To be able to translate with T2007 you need the Workbench, which takes care for the translation memory (and for us, while we use Studio, only for TM), and a text editor - which may be Word or Tageditor.

To work in Studio, but keep compatiblity with customers still on Trados 2007:

  • use Workbench to create a translation memory with the desired language pair or to open such existing translation memory (which will remain empty)
  • in Workbench go to Options - Translation Memory Options - Tools and make sure, the "TRADOStag XML workflow for Word .doc files" option is selected and press OK
  • still in Workbench go to Tools - Translate, make sure the option "Segment unknown sentences" is selected
  • Either using the "Add..." button or per drag&drop add the files you want to prepare for translation
  • press "Translate", this will create presegmented ttx files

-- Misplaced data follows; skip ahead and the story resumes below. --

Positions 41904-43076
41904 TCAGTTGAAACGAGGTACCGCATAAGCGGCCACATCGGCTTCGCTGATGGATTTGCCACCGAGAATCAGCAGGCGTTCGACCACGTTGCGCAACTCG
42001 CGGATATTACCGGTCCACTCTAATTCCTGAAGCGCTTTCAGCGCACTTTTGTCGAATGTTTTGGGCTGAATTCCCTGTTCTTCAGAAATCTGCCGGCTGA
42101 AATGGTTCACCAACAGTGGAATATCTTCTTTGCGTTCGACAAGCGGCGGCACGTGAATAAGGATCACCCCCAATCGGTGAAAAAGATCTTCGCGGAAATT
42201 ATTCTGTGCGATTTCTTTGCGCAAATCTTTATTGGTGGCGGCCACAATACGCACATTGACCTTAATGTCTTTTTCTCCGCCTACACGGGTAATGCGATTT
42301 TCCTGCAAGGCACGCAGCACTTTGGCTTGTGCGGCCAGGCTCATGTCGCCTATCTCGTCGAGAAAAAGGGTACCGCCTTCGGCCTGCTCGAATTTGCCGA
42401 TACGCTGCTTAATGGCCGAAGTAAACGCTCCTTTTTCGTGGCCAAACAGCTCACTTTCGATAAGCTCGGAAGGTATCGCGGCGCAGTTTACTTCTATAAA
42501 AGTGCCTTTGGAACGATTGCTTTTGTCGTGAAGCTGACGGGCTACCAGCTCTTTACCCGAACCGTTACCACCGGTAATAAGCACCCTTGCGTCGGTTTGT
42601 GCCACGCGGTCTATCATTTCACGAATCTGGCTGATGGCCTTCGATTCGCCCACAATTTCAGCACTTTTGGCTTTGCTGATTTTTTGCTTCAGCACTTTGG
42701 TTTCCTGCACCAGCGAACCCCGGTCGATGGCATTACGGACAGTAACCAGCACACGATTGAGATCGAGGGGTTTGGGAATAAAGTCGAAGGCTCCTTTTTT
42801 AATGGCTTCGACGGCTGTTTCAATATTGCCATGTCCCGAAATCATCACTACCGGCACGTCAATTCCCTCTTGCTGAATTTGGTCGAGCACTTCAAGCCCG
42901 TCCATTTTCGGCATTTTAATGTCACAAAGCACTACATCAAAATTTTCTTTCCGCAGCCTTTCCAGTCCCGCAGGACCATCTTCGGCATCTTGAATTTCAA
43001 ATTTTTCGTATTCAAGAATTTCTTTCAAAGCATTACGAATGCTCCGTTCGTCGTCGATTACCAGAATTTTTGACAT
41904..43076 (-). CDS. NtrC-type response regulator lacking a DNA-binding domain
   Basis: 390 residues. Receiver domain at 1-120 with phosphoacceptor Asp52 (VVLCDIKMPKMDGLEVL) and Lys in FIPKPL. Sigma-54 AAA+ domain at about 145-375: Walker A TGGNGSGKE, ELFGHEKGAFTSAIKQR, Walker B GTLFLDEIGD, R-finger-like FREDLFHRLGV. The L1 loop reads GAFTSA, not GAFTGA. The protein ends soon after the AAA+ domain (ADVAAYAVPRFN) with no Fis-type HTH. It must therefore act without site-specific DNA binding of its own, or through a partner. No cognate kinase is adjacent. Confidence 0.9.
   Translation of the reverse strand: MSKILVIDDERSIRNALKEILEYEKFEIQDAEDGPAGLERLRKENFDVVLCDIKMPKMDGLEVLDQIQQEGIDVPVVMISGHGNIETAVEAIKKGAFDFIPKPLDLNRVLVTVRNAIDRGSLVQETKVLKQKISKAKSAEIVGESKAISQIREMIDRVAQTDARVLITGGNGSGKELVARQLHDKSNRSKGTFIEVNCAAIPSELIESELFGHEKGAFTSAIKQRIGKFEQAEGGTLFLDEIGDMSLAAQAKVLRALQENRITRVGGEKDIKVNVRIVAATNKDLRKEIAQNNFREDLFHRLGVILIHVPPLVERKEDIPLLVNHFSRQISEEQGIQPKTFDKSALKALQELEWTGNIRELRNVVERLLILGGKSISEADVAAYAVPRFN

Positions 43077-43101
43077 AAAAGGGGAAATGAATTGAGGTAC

• change to Studio
  • open the presegmented ttx file or create a project for multiple files
  • assign the desired tm
  • after you open the file for translation in Studio go to Translate menu and chose "Delete all segments in draft status" (or similar, this is my humble translation from my German GUI) or press simply "CTRLSHIFT+DEL", this will remove the unwanted text on the target side
  • translate the file (files), save as target, but remember to save both as ttx and target format


Deliver the ttx and target files to your customer - he should be happy with those. If he is, you should be happy too